Sunday, May 26, 2013


MACBETH Act I, Scene I

          A desert place.
Thunder and lightning. Enter three Witches
First Witch
When shall we three meet again
In thunder, lightning, or in rain?
Second Witch
When the hurlyburly's done,
When the battle's lost and won.
Third Witch
That will be ere the set of sun.
First Witch
Where the place?
Second Witch
Upon the heath.
Third Witch There to meet with Macbeth.

Macbeth and Banquo Encountering the Three Witches on the Heath,
Musee d'Orsay, by Théodore Chassériau, 1855. The Atheneum.

The old man's son is in college now. He is home for the summer having survived his first year away from home. Asked what he learned, the son replies, "All stories, my English teacher taught, can only be understood in the context of the time in which the story is written." He continues, "The other questions that must be asked are, 'Who is the author writing for?' and 'What is his purpose in writing?'"

Good points, the old man thinks.

Macbeth has always had an attraction for fans of William Shakespeare. Written between 1603 and 1607, the play tells the story of a brave Scottish general, Macbeth, who is told by a trio of witches that one day he will become King of Scotland.

Do these witches have some magical powers that allow them to foretell the future?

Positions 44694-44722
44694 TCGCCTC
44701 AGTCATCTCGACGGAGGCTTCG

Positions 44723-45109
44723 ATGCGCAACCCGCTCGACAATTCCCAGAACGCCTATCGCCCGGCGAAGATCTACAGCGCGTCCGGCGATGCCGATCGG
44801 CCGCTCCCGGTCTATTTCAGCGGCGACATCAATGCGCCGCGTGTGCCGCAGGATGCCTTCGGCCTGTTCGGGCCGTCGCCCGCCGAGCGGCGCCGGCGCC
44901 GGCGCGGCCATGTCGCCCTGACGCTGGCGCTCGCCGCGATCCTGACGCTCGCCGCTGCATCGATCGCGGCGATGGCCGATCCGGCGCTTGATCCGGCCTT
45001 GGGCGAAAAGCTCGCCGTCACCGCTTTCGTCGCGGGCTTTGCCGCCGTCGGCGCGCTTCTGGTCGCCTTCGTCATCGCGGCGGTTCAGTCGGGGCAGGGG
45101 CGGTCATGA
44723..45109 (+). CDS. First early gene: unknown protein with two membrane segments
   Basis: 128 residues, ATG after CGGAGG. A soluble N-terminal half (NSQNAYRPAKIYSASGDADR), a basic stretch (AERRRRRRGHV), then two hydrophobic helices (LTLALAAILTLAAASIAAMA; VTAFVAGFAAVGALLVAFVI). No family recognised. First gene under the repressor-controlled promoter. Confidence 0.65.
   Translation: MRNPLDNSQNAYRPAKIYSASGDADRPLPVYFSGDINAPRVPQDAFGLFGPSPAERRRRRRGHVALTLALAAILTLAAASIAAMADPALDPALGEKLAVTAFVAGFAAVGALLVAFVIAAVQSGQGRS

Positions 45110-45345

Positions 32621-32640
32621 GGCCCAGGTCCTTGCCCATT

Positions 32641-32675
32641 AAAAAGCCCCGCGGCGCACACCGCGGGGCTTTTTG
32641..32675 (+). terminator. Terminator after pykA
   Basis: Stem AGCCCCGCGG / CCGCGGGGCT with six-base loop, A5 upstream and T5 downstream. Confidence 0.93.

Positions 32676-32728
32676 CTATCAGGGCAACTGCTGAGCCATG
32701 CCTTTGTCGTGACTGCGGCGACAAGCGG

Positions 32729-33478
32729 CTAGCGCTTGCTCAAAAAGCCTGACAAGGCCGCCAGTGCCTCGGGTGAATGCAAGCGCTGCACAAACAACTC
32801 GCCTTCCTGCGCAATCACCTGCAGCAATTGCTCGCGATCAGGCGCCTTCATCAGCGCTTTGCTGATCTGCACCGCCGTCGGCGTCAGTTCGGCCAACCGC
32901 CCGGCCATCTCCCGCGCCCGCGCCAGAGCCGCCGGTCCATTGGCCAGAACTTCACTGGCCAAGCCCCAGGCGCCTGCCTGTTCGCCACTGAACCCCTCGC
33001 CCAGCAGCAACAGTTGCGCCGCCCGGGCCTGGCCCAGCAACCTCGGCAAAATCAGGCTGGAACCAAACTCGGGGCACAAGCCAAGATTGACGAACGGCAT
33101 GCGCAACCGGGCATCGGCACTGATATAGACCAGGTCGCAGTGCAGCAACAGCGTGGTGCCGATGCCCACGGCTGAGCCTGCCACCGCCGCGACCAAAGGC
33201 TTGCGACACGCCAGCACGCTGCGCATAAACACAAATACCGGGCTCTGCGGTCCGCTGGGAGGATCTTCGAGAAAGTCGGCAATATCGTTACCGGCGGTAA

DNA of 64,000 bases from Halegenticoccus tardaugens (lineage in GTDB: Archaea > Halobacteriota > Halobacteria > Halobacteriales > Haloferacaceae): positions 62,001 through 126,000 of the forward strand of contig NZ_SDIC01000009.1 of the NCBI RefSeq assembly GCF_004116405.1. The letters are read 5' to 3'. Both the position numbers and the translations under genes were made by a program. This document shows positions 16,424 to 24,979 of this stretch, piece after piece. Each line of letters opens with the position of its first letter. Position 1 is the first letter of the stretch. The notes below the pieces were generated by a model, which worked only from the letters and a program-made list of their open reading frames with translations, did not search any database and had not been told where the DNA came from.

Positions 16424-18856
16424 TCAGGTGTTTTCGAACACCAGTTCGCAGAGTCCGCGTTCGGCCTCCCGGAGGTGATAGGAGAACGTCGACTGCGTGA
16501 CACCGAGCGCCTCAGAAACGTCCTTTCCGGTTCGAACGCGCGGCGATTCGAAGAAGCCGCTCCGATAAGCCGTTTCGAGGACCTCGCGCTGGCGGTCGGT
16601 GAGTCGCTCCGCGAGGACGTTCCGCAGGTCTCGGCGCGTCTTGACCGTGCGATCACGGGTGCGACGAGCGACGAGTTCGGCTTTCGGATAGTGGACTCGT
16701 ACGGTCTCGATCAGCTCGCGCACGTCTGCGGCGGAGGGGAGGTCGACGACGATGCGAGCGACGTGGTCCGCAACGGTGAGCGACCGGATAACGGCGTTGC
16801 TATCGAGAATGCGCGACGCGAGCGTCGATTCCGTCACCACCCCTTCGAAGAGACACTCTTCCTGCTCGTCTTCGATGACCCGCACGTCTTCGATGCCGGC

In the forty years prior to writing the play, some eight thousand women were burned as witches in Scotland. In 1597, King James VI of Scotland published Daemonologie, blaming witches for love or hate, disease, storms, and the power to kill. In 1603, King James VI of Scotland became King James I of England, and, one supposes the question of witches was fresh in the minds of James' new English subjects. Not that Elizabeth I, who preceded James, was innocent of superstition, but she only executed eighty-one women for the crime of witchcraft during her reign. Perhaps she was distracted by weightier matters of state than the hysterics of accusers and the rantings of old women who were tortured into confessing crimes they did not commit.

William Shakespeare wrote Macbeth no doubt to curry favor with the new king. The conscience of Shakespeare's play turns out to be Banquo, a relative of the future king. Banquo is present with Macbeth at the meeting with the three witches. He is promised by the witches, not the crown, but the future crown. This promise surely put Macbeth to wonder about Banquo's loyalty, and thus, Macbeth, after murdering the king, subsequently murders Banquo. Banquo continues on in the play as a ghost and as father of Fleance and ancestor to the future King James I.

After the performance of the play, Shakespeare's troupe became The King's Company and Shakespeare and company were on their way to fame and fortune.

Shakespeare was an unqualified success because he wrote in an age of superstition. The mass of spectators who paid a penny to stand and watch a performance, which included witches and ghosts, regicide and suicide, battles, and blood and gore, got their money's worth. And those who paid three-penny's worth for a seat, were richly treated to more thoughtful prose.

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